Printmaking was my first love and the medium I return to most often.
I print all of my works by hand, using either a baren for Japanese woodcut or a Charles Brand etching press for oil based relief printing. This facilitates complete creative control over my work, to adjust and modify the print throughout each step of the process.
The process I like using most often is called a multi-colour reduction relief print, using either linoleum or plywood as the plate. This technique involves carving into the same block between each print, which ultimately destroys the plate and means that there can be no reprints. The edition numbers you see in the online store, for example, “Limited edition of 4”, is the exact number of prints made and no more can be reproduced.
A print can take anything from a few hours to weeks or months to complete. A print with multiple colors is more complex and takes longer to finish than a monochrome print. This is why you may find on my site similarly sized prints for sale at different prices - prices depend on the number of colors, the size of the print and the complexity of the carving. Each of these elements adds to the time the print takes to complete. Typically, my prints involve 3 - 6 colours, and will be created over the course of a month.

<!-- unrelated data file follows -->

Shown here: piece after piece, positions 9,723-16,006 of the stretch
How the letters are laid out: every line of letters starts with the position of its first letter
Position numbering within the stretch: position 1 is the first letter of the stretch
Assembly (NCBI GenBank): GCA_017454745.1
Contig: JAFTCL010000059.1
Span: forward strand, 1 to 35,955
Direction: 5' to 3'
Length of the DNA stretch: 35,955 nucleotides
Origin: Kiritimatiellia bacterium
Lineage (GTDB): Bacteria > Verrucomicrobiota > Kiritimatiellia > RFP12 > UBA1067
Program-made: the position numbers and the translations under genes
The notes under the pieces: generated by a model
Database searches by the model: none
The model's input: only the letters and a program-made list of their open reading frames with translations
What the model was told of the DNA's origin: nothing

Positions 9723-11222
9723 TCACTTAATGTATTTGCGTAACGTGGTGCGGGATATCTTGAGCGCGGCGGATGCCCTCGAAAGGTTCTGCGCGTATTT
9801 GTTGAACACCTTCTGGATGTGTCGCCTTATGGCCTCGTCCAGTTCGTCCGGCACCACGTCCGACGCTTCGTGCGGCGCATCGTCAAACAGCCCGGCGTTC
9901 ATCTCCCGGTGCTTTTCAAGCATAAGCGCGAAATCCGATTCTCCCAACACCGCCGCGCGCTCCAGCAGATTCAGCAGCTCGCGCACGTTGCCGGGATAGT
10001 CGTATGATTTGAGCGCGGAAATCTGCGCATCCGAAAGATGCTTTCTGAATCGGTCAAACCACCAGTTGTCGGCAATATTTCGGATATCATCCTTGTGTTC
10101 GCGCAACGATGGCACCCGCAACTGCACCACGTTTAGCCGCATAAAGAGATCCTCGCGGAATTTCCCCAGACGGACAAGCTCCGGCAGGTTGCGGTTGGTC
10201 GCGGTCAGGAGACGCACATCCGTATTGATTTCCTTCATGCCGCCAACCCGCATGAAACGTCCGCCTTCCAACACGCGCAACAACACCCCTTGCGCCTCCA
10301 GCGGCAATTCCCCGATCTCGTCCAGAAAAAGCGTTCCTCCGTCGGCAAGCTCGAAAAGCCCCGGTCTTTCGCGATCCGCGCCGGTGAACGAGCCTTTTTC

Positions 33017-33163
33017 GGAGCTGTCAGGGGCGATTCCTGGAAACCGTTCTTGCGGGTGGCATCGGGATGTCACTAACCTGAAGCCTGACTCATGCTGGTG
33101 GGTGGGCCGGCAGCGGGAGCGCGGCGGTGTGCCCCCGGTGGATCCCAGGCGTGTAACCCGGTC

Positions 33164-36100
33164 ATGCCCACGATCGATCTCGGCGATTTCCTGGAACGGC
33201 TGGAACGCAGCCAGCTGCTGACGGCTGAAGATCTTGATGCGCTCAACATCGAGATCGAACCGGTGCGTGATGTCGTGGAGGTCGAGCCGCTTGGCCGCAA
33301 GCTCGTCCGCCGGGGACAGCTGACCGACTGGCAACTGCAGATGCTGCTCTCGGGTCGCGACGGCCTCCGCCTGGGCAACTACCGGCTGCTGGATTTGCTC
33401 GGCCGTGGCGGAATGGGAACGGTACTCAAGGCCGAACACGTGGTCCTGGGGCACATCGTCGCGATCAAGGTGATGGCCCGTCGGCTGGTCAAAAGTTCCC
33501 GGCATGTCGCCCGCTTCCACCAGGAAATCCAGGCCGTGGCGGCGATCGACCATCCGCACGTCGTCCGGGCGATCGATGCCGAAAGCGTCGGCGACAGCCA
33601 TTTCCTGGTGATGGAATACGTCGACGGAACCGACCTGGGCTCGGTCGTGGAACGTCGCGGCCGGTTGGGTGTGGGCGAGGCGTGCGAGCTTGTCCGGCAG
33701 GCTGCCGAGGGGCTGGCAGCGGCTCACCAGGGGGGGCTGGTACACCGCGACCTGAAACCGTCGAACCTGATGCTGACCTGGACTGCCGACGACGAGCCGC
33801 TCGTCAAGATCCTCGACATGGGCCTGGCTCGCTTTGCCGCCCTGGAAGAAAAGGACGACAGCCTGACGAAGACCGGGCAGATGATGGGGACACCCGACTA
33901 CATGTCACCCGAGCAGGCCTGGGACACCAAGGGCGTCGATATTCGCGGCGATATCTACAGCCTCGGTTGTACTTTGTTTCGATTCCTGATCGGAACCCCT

Prints of the same block, showing how colours are printed in layers.
A printmaker, like many artists, needs the support of a community to create work. I have been an active member of Birmingham Society of Printmakers (UK), East London Printmakers (UK) and most recently, Shoestring Press (Brooklyn, NY). Sharing the space, presses, and materials creates an inherently collaborative process. I have been inspired by, and shared techniques with, many of my fellow printers along the way.
Shoestring press, Brooklyn, NY, USA.